KC startup players react to proposed cut of Kansas angel tax credits

With Kansas' angel investor tax credit on the chopping block, notable players in the Kansas City startup community are going to bat for the legislation. Kansas Gov. Sam Brownback (left) has proposed a 2013 budget that includes the elimination of the state's angel investor tax …

With Kansas’ angel investor tax credit on the chopping block, notable players in the Kansas City startup community are going to bat for the legislation.

Kansas Gov. Sam Brownback (left) has proposed a 2013 budget that includes the elimination of the state’s angel investor tax credit. The angel credit, enacted in 2004, allows individuals investing in qualified companies to get back half of their investment, to $50,000 a company. Two stories in Friday’s Kansas City Business Journal featured insights from area business leaders on the implications of cutting the tax credit. 

One of the stories in the Business Journal, by reporter David Twiddy, quantified the angel credit’s impact in terms of companies, jobs and investment it helped bring to the state: 

In fiscal 2010, the last year for which numbers are available, 287 investors claimed $5.7 million in credits to invest in 36 companies. Those companies raised a total of almost $38 million in capital, creating 193 jobs and preserving 45 jobs with an annual payroll of $36.6 million.

In the other story, written by reporter Alyson RaletzGreg Kratofil (left), an attorney with Polsinelli Shugart who works extensively with tech startups and did work for Google as the company considered Kansas City for its ultra high-speed network, said cutting the angel credits would stymie potential activity surrounding the arrival of Google Fiber.

“It seems very counter to having a billion-dollar investment in your area — and you take away something that helps fund those innovations and those ideas, Kratofil said.”

Twiddy’s story provides the perspectives of a couple other supporters of the credits. Joel Wiggins, the CEO of the Enterprise Center of Johnson County, talked about the credit’s role in drawing businesses to the state: 

“It attracts companies to Kansas that might not otherwise come here, both in life sciences and in the technology marketplaces,” Wiggins (left) said. “We never encourage (people) to invest because of tax credits, but all things being equal, a company that has a tax credit will get the investment while a company that doesn’t won’t.”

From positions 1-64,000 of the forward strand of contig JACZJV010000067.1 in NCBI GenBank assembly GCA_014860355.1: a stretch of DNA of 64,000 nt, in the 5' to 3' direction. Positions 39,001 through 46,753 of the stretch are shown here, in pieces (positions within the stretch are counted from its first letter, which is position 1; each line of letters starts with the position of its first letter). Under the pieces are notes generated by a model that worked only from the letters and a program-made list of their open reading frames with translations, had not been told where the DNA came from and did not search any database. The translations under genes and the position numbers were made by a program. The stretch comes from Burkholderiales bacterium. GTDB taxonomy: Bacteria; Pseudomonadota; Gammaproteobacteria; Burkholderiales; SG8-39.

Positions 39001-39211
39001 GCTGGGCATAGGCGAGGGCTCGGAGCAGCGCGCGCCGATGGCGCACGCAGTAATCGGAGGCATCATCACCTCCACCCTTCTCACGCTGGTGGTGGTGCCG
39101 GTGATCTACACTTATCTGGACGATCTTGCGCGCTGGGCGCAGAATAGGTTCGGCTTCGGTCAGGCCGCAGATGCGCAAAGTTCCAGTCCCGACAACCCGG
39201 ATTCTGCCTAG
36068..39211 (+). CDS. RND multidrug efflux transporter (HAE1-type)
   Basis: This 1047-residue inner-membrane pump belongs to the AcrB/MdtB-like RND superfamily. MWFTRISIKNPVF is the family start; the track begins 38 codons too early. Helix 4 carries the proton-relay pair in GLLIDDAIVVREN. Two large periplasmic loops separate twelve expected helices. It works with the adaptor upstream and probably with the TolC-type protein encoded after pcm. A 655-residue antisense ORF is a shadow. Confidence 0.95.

Gary Fish, the founder and CEO of FishNet Security and an active angel investor, offered his take on the credit, which has helped attract out-of-state investors because credits are transferable.

“I am out there investing in companies, and if I can get a tax credit it’s going to help sway my decision of where I put my money and what companies I put my money in,” Fish (below) said. “Missouri’s looking at programs in this area. Kansas would in a sense be going backward.”

Meanwhile, Brownback spokeswoman Sherienne Jones-Sontag said that, though popular, the angel credit needs to be cut to help simplify the state’s tax code and, ultimately, make Kansas more attractive to businesses.

“The governor’s goal with his tax proposal is to make our state more competitive, and studies have shown that lowering your individual income tax rates is one of the best ways to do that.”

Silicon Prairie News will have more on the status of Kansas’ angel tax credit as the story develops. In the meantime, you can find the complete Business Journal stories below:

Image credits: Photo of Brownback from ks.gov. Photo of Kratofil from polsinelli.com. Photo of Wiggins from ecjc.com. Photo of Fish from fishnetsecurity.com

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